Finely nuanced hymn to the world before Ikea, and the stout West Virginians who peopled it. Recommended.




Ayer (Tales of Chinkapin Creek, 2011) returns with more sparkling sketches of rural West Virginians who lived by their hands, hearts and wits before the age of machines.

Life in the Mountain State in the early 1900s was blessed but hard—even for Nellie Wister, the eldest daughter of prominent farmer Jack and homemaker extraordinaire Carrie, who together raised five children while presiding over hired hands and serving girls who might have graced the set of Upstairs Downstairs, the Appalachia edition. As in her debut volume of stories, Ayer recreates the titular riverine patch in a series of sketches told by Nellie. To the Wister homestead come vendors, gypsies, widows and farm boys marked by solitude, struggle or need—sometimes all three. Yet Nellie’s nostalgia can be as devilishly wry as it is deeply profound. When indoor plumbing is installed on the farm, unflattering misadventures follow. Later, an impending trip to Baltimore sparks a sewing marathon that hushes the household for days. Oddballs with hard-luck stories emerge. There’s the blacksmith, Robert E. Lee Kilgore, a tortured soul who forges a macabre legacy, and the pacifist basket weaver, Levi Eads, who recounts a deadly appointment at Antietam. Ayer’s prose is accomplished throughout, and her details intoxicate—from a blind organ tuner’s flylike fingers and tiny tools to a corpse’s wrinkled trousers. Yet a tendency to summarize occasionally dilutes the drama of otherwise well-told tales. That, and some sentimental stretches, make this a slightly shallower Creek than its predecessor. But only slightly. Especially rich is the author’s descriptive language: The dew before sunrise that cures freckles; the ring of blackberries that sprouted from a lightning strike; the echoing pop of exploding pig bladders announcing well-being to distant neighbors; calf’s jelly and horehound lozenges and leather baseballs fashioned from balls of socks. This is a book to be read much as one would listen to a reed organ, hearing beyond its deep tones high piano notes that herald the changing timbre of a new age.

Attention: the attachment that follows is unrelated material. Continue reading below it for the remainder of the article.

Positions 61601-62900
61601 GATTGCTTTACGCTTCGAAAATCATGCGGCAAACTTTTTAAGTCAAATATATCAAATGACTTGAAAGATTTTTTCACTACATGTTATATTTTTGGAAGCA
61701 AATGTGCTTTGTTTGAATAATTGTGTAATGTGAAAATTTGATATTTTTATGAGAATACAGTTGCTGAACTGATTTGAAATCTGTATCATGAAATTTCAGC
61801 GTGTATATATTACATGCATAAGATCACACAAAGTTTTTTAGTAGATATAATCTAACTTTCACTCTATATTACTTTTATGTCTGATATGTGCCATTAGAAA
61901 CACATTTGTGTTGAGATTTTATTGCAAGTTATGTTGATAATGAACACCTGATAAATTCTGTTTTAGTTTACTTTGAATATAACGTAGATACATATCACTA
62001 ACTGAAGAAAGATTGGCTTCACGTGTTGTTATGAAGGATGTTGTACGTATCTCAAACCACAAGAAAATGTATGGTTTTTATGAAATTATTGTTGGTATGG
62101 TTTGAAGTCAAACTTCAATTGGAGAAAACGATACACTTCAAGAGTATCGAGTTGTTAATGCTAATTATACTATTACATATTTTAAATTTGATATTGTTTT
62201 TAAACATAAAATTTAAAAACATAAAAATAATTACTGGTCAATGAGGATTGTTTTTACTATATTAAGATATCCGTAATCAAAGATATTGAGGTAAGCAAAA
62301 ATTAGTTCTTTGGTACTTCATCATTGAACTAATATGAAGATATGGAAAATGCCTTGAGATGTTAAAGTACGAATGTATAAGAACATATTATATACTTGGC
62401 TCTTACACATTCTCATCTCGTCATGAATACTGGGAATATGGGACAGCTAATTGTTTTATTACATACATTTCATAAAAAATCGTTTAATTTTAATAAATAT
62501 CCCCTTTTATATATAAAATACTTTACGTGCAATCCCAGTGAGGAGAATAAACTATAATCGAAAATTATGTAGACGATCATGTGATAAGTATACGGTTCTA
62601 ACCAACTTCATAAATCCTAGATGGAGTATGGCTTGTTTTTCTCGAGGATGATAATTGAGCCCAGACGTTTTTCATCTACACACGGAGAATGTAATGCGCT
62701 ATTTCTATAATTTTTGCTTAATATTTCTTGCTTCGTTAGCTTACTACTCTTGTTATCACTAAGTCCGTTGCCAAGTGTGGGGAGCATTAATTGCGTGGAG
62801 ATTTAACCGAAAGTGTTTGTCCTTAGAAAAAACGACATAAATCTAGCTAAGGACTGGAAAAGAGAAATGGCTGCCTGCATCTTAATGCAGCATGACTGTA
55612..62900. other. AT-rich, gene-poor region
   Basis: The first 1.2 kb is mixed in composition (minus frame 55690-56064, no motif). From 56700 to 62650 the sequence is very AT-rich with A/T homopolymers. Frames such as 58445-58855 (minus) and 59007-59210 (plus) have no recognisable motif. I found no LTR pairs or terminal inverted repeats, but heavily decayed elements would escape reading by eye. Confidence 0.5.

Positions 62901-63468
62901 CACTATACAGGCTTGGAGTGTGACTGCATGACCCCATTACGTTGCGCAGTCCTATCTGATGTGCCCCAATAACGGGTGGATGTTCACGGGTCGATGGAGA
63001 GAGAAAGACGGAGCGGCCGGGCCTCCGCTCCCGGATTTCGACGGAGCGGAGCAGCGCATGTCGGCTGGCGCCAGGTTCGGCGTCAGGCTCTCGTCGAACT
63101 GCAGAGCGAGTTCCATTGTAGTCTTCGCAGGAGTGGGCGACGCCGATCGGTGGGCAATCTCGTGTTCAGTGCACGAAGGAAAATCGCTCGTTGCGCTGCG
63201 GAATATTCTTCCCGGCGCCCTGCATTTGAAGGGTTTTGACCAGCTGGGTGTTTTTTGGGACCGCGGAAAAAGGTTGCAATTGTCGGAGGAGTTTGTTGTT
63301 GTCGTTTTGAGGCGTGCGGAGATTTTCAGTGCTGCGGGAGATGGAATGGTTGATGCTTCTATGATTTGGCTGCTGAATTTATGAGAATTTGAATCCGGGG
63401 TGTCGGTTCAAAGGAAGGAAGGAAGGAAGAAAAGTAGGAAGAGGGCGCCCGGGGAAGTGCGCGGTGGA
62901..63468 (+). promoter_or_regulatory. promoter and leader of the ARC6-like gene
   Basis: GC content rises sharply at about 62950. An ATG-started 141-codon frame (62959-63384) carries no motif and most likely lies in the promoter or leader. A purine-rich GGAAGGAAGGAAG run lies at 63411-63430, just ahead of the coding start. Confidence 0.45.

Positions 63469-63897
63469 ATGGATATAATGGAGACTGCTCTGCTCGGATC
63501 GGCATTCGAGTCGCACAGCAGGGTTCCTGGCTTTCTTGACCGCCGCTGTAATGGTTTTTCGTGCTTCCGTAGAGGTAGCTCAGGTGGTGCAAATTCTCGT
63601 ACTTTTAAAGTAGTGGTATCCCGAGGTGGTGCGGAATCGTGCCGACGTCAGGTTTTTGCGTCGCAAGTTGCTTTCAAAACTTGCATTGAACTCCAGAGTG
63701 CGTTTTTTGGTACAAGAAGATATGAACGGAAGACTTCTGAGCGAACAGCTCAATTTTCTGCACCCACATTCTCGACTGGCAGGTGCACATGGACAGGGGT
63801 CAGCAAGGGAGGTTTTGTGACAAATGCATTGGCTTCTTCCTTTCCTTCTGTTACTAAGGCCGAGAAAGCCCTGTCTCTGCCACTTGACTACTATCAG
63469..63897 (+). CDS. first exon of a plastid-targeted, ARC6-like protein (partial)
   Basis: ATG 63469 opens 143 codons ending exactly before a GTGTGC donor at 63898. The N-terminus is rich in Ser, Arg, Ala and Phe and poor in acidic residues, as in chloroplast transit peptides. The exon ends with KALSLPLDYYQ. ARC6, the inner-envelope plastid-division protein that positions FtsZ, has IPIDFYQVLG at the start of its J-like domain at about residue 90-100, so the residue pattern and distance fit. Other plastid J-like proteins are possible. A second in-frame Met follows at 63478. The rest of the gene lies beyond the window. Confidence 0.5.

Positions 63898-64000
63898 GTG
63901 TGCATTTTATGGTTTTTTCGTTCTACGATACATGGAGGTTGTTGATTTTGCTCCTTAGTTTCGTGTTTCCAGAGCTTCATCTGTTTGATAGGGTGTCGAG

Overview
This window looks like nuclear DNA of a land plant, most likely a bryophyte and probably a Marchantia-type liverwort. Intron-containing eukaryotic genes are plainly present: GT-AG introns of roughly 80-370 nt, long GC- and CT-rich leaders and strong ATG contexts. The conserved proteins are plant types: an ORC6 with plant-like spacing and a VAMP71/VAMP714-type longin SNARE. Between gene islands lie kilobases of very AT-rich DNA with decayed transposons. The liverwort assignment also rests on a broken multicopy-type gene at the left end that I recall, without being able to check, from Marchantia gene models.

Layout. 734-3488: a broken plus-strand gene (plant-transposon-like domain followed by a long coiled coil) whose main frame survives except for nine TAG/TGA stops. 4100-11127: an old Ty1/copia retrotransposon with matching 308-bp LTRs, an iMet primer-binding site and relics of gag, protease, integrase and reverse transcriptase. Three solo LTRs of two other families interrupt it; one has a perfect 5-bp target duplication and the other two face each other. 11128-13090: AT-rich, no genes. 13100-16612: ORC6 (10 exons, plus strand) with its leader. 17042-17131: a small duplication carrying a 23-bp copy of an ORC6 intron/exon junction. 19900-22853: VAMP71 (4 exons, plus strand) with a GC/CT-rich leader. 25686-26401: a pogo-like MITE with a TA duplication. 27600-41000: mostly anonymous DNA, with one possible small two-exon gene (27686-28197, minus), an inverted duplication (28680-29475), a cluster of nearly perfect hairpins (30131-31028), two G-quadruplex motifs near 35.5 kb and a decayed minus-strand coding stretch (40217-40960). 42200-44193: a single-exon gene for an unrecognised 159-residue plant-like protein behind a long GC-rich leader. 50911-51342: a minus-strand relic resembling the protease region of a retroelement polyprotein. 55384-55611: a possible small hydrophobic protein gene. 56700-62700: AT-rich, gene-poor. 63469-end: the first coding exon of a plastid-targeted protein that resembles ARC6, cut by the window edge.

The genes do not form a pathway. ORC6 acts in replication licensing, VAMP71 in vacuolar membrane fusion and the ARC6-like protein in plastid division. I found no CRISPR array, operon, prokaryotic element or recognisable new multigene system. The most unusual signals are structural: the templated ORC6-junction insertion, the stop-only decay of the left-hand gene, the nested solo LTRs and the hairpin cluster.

Finely nuanced hymn to the world before Ikea, and the stout West Virginians who peopled it. Recommended.

Pub Date: June 27, 2012

ISBN: 978-1470135799

Page Count: 168

Publisher: CreateSpace

Review Posted Online: Aug. 13, 2012

Kirkus Reviews Issue: Sept. 1, 2012

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It's being called a novel, but it is more a hybrid: short-stories/essays/confessions about the Vietnam War—the subject that O'Brien reasonably comes back to with every book. Some of these stories/memoirs are very good in their starkness and factualness: the title piece, about what a foot soldier actually has on him (weights included) at any given time, lends a palpability that makes the emotional freight (fear, horror, guilt) correspond superbly. Maybe the most moving piece here is "On The Rainy River," about a draftee's ambivalence about going, and how he decided to go: "I would go to war—I would kill and maybe die—because I was embarrassed not to." But so much else is so structurally coy that real effects are muted and disadvantaged: O'Brien is writing a book more about earnestness than about war, and the peekaboos of this isn't really me but of course it truly is serve no true purpose. They make this an annoyingly arty book, hiding more than not behind Hemingwayesque time-signatures and puerile repetitions about war (and memory and everything else, for that matter) being hell and heaven both. A disappointment.